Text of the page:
A contractor could not file a valid bid protest challenging an agency’s decision to terminate the contractor’s task order, according to the U.S. Court of Federal Claims.
In a recent decision, the Court agreed with the GAO, which also held that the contractor’s challenge involved a matter of contract administration–something outside the bid protest process.
One might think that when an electronic proposal is received by a government server before the solicitation’s deadline, the proposal isn’t late. A government server is under government control, so the proposal is timely, right?
Not necessarily, at least the way the GAO sees it. As one contractor recently learned, waiting until the last minute to submit a proposal electronically carries significant risk that the proposal will not be considered timely, even if the proposal reaches the government server in time.
An offeror submitting a proposal under a solicitation designated with the Information Technology Value Added Resellers exception to NAICS code 541519 must qualify as a small business under a 150-employee size standard–even if the offeror is a nonmanufacturer.
In a recent decision, the U.S. Court of Federal Claims held that an ITVAR nonmanufacturer cannot qualify as small based solely on the ordinary 500-employee size standard under the nonmanufacturer rule, but instead must also qualify as small under the much smaller size standard associated with the ITVAR NAICS code exception.
A large business couldn’t demonstrate that it was eligible to pursue a bid protest challenging a VA SDVOSB sole source contract award.
In a recent decision, the U.S. Court of Federal Claims held that a protester, which was a large business under the NAICS code assigned to the SDVOSB sole source contract, had not demonstrated standing to challenge the contract award. The sole source contract in question wasn’t just any contract, either–but a contract to oversee the VA’s verification process for SDVOSBs and VOSBs.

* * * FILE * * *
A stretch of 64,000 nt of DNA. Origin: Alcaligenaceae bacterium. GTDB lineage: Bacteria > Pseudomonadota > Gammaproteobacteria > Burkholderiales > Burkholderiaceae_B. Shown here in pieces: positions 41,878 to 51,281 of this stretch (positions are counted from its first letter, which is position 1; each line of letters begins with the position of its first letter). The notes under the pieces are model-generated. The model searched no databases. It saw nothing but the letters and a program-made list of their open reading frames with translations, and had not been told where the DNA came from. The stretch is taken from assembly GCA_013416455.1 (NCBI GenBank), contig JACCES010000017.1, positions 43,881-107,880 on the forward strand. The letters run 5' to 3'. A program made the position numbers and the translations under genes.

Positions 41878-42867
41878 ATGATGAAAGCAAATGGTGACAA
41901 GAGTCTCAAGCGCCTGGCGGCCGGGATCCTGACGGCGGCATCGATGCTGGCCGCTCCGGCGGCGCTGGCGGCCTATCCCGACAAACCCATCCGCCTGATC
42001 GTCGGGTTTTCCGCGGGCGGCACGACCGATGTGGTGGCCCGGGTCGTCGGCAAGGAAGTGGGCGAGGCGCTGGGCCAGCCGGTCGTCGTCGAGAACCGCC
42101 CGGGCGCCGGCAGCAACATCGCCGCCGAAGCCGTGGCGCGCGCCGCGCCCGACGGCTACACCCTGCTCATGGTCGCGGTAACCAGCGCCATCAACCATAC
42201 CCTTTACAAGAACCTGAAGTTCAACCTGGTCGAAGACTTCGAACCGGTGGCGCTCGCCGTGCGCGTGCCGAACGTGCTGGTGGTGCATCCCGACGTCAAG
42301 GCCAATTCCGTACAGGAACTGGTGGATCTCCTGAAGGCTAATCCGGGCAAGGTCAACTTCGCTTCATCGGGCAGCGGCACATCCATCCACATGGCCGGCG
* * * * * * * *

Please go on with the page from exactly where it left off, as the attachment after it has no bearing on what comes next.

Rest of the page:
An agency’s solicitation was not unreasonably vague where the solicitation defined “relevant” past performance to include projects of “a similar dollar value and contract type.”
In a recent bid protest decision, the U.S. Court of Federal Claims rejected a protester’s assertion that the solicitation was required to identify a specific dollar value associated with relevant past performance, finding that the solicitation’s phrasing was sufficient to allow offerors to compete intelligently.
A contractor’s attempt to challenge an adverse Contractor Performance Assessment Report was not a bid protest subject to the bid protest jurisdiction of the U.S. Court of Federal Claims.
In a recent decision, the Court rejected a protester’s creative attempt to challenge a CPAR as part of a bid protest. Instead, the Court held, a CPAR ordinarily must be challenged through the FAR’s claims and appeals processes–although the Court appeared to leave the door open to bid protest challenges in limited circumstances.
Past performance evaluations are a vital part of many federal procurements. Generally, the evaluation of an offeror’s past performance is a matter within the discretion of the contracting agency. But if an agency fails to adequately support its past performance evaluation, its findings cannot be upheld.
The United States Court of Federal Claims recently applied this rule, when it sustained a protest to an agency’s past performance evaluation because the evaluation failed to address the stated evaluation factors. In doing so, the Court provided guidance to both offerors and agencies as to a proper past performance evaluation.